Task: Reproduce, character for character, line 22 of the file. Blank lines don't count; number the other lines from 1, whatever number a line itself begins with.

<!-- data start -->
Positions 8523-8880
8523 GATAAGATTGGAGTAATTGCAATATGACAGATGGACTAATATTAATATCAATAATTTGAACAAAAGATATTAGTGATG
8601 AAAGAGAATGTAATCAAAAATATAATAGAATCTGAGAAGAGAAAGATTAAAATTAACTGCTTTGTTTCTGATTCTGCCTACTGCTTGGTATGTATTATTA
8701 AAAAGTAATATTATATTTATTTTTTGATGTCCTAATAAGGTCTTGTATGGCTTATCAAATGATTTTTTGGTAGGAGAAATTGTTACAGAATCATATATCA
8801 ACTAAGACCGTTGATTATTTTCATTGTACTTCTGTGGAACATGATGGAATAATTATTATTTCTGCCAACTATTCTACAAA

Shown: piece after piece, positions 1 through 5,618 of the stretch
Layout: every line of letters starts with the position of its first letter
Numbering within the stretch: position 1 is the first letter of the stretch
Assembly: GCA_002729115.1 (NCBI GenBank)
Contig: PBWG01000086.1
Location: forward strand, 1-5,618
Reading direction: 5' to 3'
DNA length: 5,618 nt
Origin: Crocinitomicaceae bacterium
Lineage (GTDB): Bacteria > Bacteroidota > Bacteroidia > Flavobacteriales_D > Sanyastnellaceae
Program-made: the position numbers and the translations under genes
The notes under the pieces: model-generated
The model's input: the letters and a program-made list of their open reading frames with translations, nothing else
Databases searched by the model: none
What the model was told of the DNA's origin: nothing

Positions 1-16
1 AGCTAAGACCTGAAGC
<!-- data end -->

1 AGCTAAGACCTGAAGC